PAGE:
HSBC Incurs £57.4m Penalty for Lapses in Safeguarding Customer Deposits

HSBC Incurs £57.4m Penalty for Lapses in Safeguarding Customer Deposits

Introduction HSBC has incurred a hefty fine of £57.4m from the Bank of England, attributed to significant shortcomings in its customer deposit protection protocols. The Bank’s Prudential Regulation Authority (PRA) pinpointed HSBC’s failure in precisely identifying deposits that should have been covered under Britain’s Financial Services Compensation Scheme (FSCS), ensuring protection up to £85,000 per customer.

How HSBC’s Oversight Impacted Deposit Protection?

This oversight by HSBC led to a substantial penalty, marking it as the second-largest imposed by the regulator, reflecting the severity of the bank’s compliance failures. The discrepancies were noted between 2015 and 2022, during which the bank was expected to maintain robust systems and controls for accurate financial information recording, crucial for FSCS’s effective operation in case of a bank’s failure.

What the Regulatory Authority Revealed?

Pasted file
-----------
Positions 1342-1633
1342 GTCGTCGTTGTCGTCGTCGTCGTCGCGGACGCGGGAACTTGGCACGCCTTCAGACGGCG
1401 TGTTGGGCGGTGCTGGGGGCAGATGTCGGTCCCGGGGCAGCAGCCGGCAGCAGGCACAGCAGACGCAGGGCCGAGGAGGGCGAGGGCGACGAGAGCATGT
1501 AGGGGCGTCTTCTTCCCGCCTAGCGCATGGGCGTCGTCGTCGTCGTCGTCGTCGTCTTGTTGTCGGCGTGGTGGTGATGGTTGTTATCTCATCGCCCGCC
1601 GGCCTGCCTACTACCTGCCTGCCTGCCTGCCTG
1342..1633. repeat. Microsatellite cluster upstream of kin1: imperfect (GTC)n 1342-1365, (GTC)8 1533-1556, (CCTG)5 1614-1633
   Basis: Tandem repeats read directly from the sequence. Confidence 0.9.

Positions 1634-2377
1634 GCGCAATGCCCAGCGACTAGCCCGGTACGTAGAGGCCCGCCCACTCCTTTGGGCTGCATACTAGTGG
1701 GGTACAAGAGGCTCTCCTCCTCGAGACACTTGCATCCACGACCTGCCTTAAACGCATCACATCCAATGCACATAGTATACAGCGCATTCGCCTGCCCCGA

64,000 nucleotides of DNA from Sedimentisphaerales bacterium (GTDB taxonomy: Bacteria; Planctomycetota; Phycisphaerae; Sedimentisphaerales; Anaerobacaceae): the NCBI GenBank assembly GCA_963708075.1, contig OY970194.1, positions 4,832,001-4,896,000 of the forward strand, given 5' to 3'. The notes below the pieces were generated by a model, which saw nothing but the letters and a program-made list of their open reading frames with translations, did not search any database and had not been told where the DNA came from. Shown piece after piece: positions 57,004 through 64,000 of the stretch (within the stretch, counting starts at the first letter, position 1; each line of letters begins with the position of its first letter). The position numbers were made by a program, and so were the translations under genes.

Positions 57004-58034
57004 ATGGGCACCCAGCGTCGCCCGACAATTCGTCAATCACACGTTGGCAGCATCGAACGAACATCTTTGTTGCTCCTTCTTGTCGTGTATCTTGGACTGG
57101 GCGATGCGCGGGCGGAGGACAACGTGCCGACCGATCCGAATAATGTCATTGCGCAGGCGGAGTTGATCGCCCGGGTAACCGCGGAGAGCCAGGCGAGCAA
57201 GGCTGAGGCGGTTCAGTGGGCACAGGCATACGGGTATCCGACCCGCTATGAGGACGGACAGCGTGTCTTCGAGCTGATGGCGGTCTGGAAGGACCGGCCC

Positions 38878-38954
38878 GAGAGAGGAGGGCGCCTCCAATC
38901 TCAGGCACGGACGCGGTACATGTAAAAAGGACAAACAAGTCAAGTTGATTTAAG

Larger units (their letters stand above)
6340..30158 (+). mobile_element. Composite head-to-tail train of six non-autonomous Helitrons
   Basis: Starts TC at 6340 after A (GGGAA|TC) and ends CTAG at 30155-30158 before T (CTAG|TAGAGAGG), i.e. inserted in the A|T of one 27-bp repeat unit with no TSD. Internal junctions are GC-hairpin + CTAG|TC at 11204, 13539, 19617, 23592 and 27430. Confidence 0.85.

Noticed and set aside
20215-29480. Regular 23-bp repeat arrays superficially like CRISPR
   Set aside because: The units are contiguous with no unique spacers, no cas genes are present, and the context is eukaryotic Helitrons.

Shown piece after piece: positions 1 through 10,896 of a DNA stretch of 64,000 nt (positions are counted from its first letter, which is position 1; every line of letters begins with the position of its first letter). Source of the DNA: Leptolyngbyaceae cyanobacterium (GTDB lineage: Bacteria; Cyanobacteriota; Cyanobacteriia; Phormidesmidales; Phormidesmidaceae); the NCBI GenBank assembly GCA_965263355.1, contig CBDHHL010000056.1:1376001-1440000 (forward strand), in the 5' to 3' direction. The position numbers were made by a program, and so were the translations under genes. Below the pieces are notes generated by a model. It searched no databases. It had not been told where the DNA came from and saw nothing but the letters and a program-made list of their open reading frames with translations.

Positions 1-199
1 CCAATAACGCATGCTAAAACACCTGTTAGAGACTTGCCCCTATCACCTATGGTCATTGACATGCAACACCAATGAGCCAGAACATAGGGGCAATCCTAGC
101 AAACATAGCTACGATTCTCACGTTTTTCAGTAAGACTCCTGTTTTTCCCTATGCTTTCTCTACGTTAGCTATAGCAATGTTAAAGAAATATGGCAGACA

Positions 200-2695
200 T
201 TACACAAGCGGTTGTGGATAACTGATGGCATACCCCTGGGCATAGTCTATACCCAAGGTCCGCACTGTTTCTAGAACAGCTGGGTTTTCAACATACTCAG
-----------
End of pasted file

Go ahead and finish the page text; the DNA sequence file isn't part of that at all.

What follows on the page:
The PRA’s investigation revealed that one of HSBC’s subsidiaries, HSBC Bank, erroneously marked 99% of its deposits eligible for FSCS protection as ineligible. Further complicating matters, the bank provided misleading evidence of compliance with deposit protection rules. The PRA highlighted these lapses as significantly undermining the bank’s readiness for potential restructuring, also noting the bank’s lack of transparency and cooperation over an approximately 15-month period regarding the identified issues.

How HSBC Responded to the Regulatory Scrutiny?

Despite the gravity of the failings, the PRA acknowledged that the breaches were not perceived as intentional or reckless. HSBC’s cooperative stance throughout the investigation and early admission of the rule breaches led to a reduced fine, which could have escalated to £96.5m.

The bank expressed its commitment to rectify the issues and focus on serving its customers, acknowledging the PRA’s recognition of its efforts in resolving the shortcomings. This incident marks the second largest fine by the PRA, following a £87m penalty imposed on Credit Suisse in July 2023.